Humberto Piaguaje, a leader of the Secoya people in the Ecuadorian rainforest, traveled a great distance to testify yesterday on behalf of Steven Donziger, the embattled New York plaintiffs’ attorney targeted by Chevron. Piaguaje took the witness stand in federal court in Lower Manhattan wearing a traditional crimson tunic, long strings of beads, and a multi-hued, disk-shaped headdress. Speaking via a translator, he demanded that Chevron clean up widespread pollution in his home region in northeastern Ecuador.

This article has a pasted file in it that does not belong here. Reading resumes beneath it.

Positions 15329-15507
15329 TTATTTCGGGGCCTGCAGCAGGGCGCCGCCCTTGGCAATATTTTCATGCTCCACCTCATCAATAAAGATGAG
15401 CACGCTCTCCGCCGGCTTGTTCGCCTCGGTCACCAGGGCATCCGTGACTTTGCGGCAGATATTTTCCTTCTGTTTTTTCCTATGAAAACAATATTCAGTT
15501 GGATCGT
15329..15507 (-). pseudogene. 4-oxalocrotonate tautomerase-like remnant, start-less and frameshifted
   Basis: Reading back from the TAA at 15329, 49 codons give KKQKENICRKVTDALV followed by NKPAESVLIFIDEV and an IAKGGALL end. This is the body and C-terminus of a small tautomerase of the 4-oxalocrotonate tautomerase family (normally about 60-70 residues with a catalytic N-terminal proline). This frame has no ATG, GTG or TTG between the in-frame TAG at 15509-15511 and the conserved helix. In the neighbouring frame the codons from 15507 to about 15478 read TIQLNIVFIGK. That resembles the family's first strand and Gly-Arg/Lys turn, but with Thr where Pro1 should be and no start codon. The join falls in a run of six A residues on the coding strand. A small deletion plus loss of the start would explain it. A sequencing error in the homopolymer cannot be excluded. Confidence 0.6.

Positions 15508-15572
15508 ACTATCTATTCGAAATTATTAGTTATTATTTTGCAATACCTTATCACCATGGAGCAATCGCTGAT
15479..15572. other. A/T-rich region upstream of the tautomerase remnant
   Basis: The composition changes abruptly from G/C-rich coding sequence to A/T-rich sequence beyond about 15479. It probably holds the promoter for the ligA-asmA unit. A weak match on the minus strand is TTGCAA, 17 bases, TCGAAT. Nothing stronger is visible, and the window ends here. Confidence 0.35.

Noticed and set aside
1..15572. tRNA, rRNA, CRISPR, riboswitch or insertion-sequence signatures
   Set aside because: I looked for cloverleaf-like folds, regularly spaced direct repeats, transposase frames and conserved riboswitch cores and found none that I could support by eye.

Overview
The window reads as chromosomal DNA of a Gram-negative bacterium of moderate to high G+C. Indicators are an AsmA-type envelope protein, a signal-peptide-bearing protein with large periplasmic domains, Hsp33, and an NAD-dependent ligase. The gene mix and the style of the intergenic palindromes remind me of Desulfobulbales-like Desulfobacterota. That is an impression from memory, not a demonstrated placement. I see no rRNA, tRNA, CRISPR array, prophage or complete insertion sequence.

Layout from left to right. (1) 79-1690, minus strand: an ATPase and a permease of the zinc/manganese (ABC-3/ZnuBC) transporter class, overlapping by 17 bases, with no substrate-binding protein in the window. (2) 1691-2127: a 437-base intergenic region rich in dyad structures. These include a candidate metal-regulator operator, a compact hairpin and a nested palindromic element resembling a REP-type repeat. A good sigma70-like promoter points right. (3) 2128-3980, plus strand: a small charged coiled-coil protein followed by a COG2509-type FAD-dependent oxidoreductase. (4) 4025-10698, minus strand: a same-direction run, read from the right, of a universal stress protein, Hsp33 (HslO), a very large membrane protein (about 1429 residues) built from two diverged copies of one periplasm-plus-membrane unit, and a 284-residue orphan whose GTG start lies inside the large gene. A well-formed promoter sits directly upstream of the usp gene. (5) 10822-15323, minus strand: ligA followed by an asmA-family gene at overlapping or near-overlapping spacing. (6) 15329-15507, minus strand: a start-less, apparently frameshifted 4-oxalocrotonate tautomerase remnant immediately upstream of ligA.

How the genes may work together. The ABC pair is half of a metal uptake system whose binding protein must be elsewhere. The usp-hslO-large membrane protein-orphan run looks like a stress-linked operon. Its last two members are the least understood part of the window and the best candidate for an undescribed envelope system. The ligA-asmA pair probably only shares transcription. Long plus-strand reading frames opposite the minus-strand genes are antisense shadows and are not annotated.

All this was to be expected on the final day of testimony in Chevron’s six-week civil-racketeering suit against Donziger. The company has accused the plaintiffs’ lawyer of using fabricated evidence and bribes to secure a $19 billion verdict against Chevron in an Ecuadorian court. What wasn’t expected yesterday was Piaguaje’s testimony that he and the other indigenous Ecuadorians represented by Donziger for two decades had limited the American’s role as their lawyer last January, in part, because they believed he had failed to account adequately for some $25 million he raised in their name to fight Chevron.